For six weeks, President Trump has repeated one line as a staunch defense against accusations that he abused the power of his presidency: “no quid pro quo.”

He declared it on Twitter, on television, at rallies and to the press, repeatedly denying that he withheld hundreds of millions of dollars in military aid to Ukraine to pressure the country into investigating his political rival.

On Tuesday, that further unraveled.

The U.S. Ambassador to the European Union, Gordon Sondland, not only revised his testimony to describe an explicit quid pro quo but acknowledged that he had been the messenger of it.

In a three-page update of his original 10-hour testimony, Sondland admitted that he had told one of Ukrainian President Volodymyr Zelensky’s advisers that continuing to receive the U.S. aid was tied to their public announcement of two investigations sought by Trump: a probe into a company with ties to former Vice President Joe Biden’s son, and another into alleged Ukrainian collusion in the 2016 election.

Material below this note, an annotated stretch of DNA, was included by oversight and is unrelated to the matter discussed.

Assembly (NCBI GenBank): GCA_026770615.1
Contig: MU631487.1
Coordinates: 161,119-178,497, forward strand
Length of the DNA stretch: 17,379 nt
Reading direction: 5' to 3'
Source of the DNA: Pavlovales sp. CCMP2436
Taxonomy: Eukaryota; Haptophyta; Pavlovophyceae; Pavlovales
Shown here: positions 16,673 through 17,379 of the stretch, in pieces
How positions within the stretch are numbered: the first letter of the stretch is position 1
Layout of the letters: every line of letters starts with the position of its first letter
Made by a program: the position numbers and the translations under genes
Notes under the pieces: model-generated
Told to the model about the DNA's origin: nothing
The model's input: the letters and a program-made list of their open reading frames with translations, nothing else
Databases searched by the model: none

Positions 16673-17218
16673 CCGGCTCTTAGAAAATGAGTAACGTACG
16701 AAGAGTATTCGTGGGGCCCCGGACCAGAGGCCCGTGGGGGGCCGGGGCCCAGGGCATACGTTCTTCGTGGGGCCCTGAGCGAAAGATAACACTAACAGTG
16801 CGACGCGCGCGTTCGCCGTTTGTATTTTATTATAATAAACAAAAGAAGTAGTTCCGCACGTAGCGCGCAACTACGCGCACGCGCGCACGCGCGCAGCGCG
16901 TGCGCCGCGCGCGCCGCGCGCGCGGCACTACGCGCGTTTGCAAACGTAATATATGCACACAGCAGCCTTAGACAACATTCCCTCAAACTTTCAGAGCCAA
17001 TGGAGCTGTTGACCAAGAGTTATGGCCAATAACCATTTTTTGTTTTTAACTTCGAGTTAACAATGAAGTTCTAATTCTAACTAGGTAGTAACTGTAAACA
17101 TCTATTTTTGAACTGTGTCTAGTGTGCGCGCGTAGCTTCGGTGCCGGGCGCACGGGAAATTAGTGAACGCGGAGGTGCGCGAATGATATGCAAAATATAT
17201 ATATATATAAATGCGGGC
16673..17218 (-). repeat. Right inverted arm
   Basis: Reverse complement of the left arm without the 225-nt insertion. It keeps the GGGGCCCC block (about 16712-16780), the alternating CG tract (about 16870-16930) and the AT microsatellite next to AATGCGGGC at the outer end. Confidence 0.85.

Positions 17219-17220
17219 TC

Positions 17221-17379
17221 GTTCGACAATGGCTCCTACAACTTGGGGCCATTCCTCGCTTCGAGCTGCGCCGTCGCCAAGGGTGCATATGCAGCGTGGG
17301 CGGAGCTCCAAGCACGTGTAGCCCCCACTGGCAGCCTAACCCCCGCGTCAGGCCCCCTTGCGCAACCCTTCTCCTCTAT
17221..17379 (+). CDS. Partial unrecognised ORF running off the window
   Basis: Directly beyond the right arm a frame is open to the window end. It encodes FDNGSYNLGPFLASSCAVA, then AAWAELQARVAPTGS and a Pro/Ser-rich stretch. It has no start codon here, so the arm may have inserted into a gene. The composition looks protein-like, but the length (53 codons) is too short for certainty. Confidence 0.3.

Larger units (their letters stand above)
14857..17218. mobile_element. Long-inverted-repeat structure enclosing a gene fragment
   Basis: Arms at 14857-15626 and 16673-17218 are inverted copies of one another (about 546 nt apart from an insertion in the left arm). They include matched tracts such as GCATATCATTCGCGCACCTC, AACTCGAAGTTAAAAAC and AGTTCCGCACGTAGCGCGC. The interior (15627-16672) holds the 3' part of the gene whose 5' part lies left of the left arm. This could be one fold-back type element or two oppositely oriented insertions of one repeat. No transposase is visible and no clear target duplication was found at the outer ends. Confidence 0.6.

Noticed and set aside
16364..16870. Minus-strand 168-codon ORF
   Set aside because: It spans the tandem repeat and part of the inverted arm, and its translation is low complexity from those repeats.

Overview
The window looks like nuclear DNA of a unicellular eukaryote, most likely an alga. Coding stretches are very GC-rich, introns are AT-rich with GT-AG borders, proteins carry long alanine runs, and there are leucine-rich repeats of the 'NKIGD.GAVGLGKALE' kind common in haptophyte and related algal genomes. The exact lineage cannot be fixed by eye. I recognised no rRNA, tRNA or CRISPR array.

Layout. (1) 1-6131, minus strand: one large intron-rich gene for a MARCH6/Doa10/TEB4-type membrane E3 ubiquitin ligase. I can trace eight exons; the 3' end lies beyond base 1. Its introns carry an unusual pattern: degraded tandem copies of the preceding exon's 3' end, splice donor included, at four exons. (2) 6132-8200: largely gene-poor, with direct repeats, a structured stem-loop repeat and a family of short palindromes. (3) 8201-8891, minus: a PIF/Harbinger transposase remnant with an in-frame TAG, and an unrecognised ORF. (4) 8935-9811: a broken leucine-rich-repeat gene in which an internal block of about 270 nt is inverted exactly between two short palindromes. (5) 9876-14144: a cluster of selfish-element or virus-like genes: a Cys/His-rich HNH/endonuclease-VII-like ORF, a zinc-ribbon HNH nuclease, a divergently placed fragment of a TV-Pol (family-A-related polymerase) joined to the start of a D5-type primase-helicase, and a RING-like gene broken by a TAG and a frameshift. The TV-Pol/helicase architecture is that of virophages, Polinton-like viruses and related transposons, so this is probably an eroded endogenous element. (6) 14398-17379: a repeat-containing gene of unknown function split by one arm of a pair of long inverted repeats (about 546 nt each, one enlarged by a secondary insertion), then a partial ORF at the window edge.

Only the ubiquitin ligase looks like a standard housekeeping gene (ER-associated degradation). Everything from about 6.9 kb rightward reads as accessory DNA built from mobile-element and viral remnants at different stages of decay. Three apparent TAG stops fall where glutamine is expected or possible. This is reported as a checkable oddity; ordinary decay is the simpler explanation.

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Sondland Revises Testimony to Acknowledge Quid Pro Quo